Title: To Be or Not to Be: A Chooseable-Path Adventure
Author: Ryan North
Series: Chooseable-Path Adventures
Page Count: 548
Publisher: Riverhead Books
Original Publication Date: 2013
Genre(s): Fiction, Humor, Retelling
Have you ever wondered what it would be like to be Hamlet in Shakespeare’s Hamlet? Or maybe you’re more of the Ophelia type, though you prefer to give her a better ending than Shakespeare gave her. Or maybe you would prefer to be Hamlet Sr., and yeah, he gets killed, but he also gets to be a freakin’ ghost! Ryan North lets you choose your own character and adventure in this chooseable-path adventure book. With over 100 different outcomes between the three** playable characters, you’re bound to have endless fun with this fantastic re-imagining of Shakespeare’s (in my opinion, greatest) play.
I first heard about this book on So Many Damn Books and couldn’t believe I’d never heard of it before. I told my girlfriend about it that night, and the next day she had it ordered for me on Amazon. She is amazing. I’ve been flipping through it for a few months now and though I’ll probably never run through every possible outcome, I’ve played as each character at least once and would like to share those outcomes.
I first played as Hamlet, and while flipping through pages following each decision I made, I was sure I would end up horrifically dead. The book features tons of illustrations, many of them comical, some of them pretty sad because wow, you can die a lot. Surprisingly, as Hamlet, I ended up exacting revenge on Claudius, became King of Denmark with Ophelia at my side, and became suuuuuuper rich. The end.
Yeah. I don’t know how I managed to live happily ever after. So when I played next as Ophelia, I was sure I would meet a terrible demise, like she faces in the original play. Unfortunately, I received a good outcome with her, too! As Ophelia, I ended up distracting Hamlet from his obsession with his father’s ghost, and we wound up moving in together, getting married, and eventually becoming King and Queen of Denmark when Claudius (who never fathered an heir) died of lung cancer. We had a kid named Alex. The end.
Okay, so playing as the dead King Hamlet had to give me a negative outcome. I mean, I die in the opening lines. Well, funnily enough, you can either choose to become a ghost and continue the story, or you can choose nothingness and immediately reach The End. I decided to become a ghost, and guess-freakin’-what…….. I ended up discovering who killed me, tracked him down, killed him (in a really, really gross way), and lived out my ghost-days as some kind of judge from the afterlife.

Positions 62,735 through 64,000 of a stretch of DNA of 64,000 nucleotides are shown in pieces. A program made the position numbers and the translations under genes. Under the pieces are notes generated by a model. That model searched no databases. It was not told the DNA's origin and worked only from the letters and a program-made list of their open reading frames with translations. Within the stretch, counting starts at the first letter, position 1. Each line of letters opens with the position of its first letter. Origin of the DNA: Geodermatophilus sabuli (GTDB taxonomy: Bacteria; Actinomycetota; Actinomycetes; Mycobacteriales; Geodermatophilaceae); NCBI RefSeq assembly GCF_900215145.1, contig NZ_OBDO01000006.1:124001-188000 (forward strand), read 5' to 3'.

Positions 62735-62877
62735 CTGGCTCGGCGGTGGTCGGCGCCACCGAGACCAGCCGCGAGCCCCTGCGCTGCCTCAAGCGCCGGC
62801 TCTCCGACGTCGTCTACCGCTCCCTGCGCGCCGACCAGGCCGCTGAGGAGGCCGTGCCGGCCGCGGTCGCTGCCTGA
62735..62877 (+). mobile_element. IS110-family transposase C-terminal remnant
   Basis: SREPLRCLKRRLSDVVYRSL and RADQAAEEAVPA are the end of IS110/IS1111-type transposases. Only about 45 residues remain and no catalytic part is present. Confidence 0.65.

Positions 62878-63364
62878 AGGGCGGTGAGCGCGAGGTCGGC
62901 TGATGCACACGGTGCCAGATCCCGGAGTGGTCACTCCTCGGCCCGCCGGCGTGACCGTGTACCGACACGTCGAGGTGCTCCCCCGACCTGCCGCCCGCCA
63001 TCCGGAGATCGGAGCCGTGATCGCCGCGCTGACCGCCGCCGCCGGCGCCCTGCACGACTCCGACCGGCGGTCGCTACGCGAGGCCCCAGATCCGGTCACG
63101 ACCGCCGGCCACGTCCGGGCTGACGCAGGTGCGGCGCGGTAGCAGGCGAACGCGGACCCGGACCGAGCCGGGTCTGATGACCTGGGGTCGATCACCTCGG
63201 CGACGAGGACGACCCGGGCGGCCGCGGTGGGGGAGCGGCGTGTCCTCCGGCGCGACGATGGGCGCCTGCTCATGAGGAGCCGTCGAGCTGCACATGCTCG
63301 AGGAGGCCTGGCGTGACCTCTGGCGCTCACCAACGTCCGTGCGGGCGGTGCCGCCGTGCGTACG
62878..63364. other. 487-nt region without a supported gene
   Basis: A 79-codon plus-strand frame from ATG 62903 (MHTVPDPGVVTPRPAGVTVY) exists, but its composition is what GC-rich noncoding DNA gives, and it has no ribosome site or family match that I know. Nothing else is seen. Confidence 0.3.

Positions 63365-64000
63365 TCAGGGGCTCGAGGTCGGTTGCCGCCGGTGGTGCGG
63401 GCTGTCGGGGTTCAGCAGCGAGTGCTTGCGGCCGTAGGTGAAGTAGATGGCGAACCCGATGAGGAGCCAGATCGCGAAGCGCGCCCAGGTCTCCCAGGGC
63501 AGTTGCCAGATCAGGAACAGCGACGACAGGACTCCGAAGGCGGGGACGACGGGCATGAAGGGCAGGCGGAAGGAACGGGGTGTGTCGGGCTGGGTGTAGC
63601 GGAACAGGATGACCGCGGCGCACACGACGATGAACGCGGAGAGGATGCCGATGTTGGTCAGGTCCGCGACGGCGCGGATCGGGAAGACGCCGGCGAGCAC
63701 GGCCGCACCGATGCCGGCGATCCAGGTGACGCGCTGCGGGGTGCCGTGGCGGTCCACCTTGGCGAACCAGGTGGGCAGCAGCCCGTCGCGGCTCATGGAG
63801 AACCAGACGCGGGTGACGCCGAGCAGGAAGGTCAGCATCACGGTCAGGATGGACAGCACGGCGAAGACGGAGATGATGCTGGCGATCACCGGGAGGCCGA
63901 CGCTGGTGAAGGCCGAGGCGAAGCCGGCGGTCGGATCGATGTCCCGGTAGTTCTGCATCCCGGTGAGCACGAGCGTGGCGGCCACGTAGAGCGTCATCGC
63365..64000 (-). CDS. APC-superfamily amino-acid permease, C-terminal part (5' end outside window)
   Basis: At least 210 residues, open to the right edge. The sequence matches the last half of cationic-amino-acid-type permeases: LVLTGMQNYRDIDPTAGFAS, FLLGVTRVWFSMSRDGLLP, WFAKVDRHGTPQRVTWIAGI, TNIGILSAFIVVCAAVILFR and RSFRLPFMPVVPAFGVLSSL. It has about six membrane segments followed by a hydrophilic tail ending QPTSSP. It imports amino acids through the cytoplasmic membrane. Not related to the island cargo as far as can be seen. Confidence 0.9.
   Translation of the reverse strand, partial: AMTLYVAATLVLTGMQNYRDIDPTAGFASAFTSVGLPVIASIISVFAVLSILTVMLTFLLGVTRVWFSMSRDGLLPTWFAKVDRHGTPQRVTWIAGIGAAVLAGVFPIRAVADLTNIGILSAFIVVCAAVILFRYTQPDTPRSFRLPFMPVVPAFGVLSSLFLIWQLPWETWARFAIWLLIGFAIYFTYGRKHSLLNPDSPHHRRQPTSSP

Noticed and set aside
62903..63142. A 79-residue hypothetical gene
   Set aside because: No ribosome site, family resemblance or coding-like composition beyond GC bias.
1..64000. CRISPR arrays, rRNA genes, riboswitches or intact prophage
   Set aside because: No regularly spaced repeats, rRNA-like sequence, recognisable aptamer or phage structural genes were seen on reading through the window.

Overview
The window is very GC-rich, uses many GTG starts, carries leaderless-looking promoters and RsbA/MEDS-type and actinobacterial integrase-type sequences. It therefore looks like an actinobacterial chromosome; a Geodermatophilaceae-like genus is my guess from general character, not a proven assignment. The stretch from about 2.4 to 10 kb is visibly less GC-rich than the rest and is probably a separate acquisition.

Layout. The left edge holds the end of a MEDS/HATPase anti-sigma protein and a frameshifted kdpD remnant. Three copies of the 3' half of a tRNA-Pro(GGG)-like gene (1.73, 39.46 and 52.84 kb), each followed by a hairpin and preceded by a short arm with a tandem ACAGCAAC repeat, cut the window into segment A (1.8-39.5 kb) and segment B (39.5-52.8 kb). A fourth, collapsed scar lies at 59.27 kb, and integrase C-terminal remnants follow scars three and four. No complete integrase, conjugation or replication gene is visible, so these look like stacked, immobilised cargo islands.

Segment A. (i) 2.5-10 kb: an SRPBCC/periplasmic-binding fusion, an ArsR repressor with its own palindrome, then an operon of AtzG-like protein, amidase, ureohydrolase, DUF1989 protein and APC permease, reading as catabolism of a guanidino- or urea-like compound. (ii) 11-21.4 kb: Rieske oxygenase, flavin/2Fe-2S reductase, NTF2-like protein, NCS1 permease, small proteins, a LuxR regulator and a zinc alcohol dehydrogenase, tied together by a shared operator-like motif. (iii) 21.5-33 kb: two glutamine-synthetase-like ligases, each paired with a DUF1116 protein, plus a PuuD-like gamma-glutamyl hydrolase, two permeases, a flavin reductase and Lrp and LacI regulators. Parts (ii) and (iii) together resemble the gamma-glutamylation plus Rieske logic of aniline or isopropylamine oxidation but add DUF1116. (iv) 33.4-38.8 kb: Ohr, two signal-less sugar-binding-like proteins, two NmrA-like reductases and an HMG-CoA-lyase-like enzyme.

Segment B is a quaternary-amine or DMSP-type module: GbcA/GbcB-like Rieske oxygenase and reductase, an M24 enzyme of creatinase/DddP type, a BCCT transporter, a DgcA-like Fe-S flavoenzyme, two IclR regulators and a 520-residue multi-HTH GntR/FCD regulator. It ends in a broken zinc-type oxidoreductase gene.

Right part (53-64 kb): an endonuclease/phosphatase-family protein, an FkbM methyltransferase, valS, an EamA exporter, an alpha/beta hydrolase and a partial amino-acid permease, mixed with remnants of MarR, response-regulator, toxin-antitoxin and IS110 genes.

Yeah, so, I basically “won” in every situation. How? I don’t know. But I’m interested in playing a dozen more times to try and reach a negative outcome.
Apparently, this book started out as a Kickstarter project in 2012, raising more than $500,000. CRAZY.
The book is written really well. It’s modernized and incredibly comical. In one scene, Hamlet crabwalks out of Ophelia’s room after undressing. Like, what? North also gives Ophelia more depth, which is awesome. She’s studying science in University and (in my outcome) ended up developing an early version of a thermometer. She’s definitely a kick-ass, intelligent female character, not just a love interest in the background who kills herself over a boy. It’s refreshing.
The outcomes can get pretty ridiculous as far as I can tell from flipping through the pages. You can even choose to follow Shakespeare’s original play, as denoted by small skulls next to certain choices. These are actually “Yorick skulls,” and if you know your Hamlet, you know Yorick is the dead court jester whose skull is dug up by the gravedigger in Act 5.
In addition to these skulls, there are also a plethora of illustrations throughout the book:
The illustrations add a lot to the humor of it all. They are all drawn by various artists and are given credit in the back of the book.
This is not a book you sit down and “read” in one sitting, but rather one you flip through every now and then when you want to revisit Hamlet’s Denmark. It’s endless fun and something to share with friends. In fact, I have a former English professor who would love to know about this… Definitely a coffee-table book that gives you the power to play an RPG without actually turning on your video game console.
**After some research on Wikipedia, I found it interesting to note that during some outcomes, you can switch to control another character, i.e. from King Hamlet to Hamlet. You can also play as Claudius in one scenario, and even as Horatio in another!